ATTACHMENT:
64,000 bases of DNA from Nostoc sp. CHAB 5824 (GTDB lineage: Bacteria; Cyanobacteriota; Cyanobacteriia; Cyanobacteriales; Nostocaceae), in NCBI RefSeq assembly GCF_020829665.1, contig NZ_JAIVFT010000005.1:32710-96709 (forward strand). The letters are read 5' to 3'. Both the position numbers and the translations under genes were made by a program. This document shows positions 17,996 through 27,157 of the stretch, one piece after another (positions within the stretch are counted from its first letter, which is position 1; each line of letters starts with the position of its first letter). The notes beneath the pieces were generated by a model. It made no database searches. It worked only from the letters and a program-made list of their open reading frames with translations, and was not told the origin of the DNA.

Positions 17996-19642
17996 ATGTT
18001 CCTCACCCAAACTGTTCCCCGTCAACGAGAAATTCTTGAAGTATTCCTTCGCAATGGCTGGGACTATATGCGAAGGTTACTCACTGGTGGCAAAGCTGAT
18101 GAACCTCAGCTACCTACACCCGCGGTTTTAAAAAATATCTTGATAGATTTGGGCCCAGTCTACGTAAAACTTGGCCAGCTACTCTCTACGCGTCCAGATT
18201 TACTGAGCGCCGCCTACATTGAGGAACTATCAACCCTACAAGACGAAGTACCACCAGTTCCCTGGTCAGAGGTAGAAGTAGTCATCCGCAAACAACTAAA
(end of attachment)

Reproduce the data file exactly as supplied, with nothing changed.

64,000 bases of DNA from Nostoc sp. CHAB 5824 (GTDB lineage: Bacteria; Cyanobacteriota; Cyanobacteriia; Cyanobacteriales; Nostocaceae), in NCBI RefSeq assembly GCF_020829665.1, contig NZ_JAIVFT010000005.1:32710-96709 (forward strand). The letters are read 5' to 3'. Both the position numbers and the translations under genes were made by a program. This document shows positions 17,996 through 27,157 of the stretch, one piece after another (positions within the stretch are counted from its first letter, which is position 1; each line of letters starts with the position of its first letter). The notes beneath the pieces were generated by a model. It made no database searches. It worked only from the letters and a program-made list of their open reading frames with translations, and was not told the origin of the DNA.

Positions 17996-19642
17996 ATGTT
18001 CCTCACCCAAACTGTTCCCCGTCAACGAGAAATTCTTGAAGTATTCCTTCGCAATGGCTGGGACTATATGCGAAGGTTACTCACTGGTGGCAAAGCTGAT
18101 GAACCTCAGCTACCTACACCCGCGGTTTTAAAAAATATCTTGATAGATTTGGGCCCAGTCTACGTAAAACTTGGCCAGCTACTCTCTACGCGTCCAGATT
18201 TACTGAGCGCCGCCTACATTGAGGAACTATCAACCCTACAAGACGAAGTACCACCAGTTCCCTGGTCAGAGGTAGAAGTAGTCATCCGCAAACAACTAAA